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Restraining Orders and Divorce in Colorado
Restraining orders are an important tool in an individual's domestic violence safety plan, but sometimes restraining orders are used as strategic weapons in divorce.

Restraining orders are an important tool in an individual's domestic violence safety plan, but sometimes restraining orders are used as strategic weapons in divorce. Restraining orders, if abused, have the potential to endanger a parent’s child custody and visitation rights.

Domestic violence is generally defined as a pattern of abusive behavior that is enacted by the abuser to control the victim. Examples of domestic violence include:

  • Physical abuse like grabbing
  • Emotional abuse like constant criticism
  • Sexual abuse like forced sexual acts
  • Economic abuse like not allowing the victim to work.

As many as one in four women and one in seven men will experience domestic abuse in their lifetime. A restraining order, while not a guarantee of safety, can provide some protection and a record of domestic violence.

There are varying types of restraining orders in Colorado and each one is issued differently. A restraining order is part of a criminal proceeding when domestic violence occurs. A restraining order also can be involved in family law proceedings.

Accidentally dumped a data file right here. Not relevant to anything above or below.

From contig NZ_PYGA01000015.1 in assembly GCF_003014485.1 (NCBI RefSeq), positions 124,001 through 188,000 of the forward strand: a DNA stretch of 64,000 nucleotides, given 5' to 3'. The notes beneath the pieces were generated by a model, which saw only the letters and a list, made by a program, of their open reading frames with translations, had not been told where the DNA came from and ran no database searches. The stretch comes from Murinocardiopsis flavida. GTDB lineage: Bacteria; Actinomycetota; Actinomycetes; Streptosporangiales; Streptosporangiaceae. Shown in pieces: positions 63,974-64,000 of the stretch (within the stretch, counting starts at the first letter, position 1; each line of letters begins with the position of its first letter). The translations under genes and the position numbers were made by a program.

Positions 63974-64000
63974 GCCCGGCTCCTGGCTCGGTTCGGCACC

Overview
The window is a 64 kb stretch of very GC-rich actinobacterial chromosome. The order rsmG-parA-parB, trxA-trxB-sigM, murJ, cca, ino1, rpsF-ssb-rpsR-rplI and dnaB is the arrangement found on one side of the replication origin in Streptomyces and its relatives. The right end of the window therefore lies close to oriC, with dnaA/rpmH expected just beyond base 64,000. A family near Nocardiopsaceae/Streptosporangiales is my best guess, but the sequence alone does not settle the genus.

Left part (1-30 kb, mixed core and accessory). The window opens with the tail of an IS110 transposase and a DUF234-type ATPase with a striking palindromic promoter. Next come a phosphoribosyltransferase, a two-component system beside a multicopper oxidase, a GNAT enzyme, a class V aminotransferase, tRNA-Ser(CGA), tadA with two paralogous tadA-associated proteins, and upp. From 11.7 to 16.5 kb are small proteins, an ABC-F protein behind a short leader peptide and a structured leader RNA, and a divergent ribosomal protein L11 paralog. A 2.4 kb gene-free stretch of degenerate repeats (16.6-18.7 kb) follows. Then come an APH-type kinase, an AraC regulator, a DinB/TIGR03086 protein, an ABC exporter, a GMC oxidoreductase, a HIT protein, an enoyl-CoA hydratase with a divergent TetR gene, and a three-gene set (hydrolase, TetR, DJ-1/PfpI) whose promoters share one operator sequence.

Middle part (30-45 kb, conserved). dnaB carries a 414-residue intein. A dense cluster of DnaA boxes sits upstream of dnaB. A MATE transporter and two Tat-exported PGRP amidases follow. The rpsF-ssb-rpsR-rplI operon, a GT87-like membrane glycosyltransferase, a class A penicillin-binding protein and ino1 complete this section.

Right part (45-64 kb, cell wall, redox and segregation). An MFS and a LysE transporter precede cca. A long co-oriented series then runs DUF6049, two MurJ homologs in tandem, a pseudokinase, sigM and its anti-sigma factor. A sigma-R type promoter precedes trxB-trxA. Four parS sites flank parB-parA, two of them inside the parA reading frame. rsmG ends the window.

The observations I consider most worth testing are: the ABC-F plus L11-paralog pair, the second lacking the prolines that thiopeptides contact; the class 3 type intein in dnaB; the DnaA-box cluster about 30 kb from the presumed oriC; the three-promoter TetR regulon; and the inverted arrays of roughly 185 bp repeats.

When a divorce is filed in Colorado, a temporary injunction immediately takes effect and prevents both parties from removing children out of state, transferring or disposing of shared property, interfering with the rights of the other party or changing insurance without notice or consent.

Individuals who allegedly have suffered abuse may petition the court for a separate civil protective order. The individual requesting the order must attend two court hearings. At the first court hearing, the requesting individual provides information about the alleged harm the other person has caused and explains why the other person may harm the individual again. Since the court may issue a temporary restraining order without hearing the opposing side's story, a restraining order may unnecessarily complicate the non-requesting party's position in the divorce.

At the second hearing the person accused of domestic violence has a chance to explain why the restraining order should not be made permanent. If the restraining order is made permanent it is in effect unless the court cancels the order. A permanent restraining order may impact the non-requesting party's child custody and visitation rights. If an order is violated, it may result in criminal penalties.

While restraining orders should not be overlooked in situations where warranted, restraining orders can cause difficulties in the divorce process. If you are going through divorce in Colorado, contact an experienced family law attorney to ensure a restraining order does not unjustifiably harm your divorce case.

Keywords: restraining order
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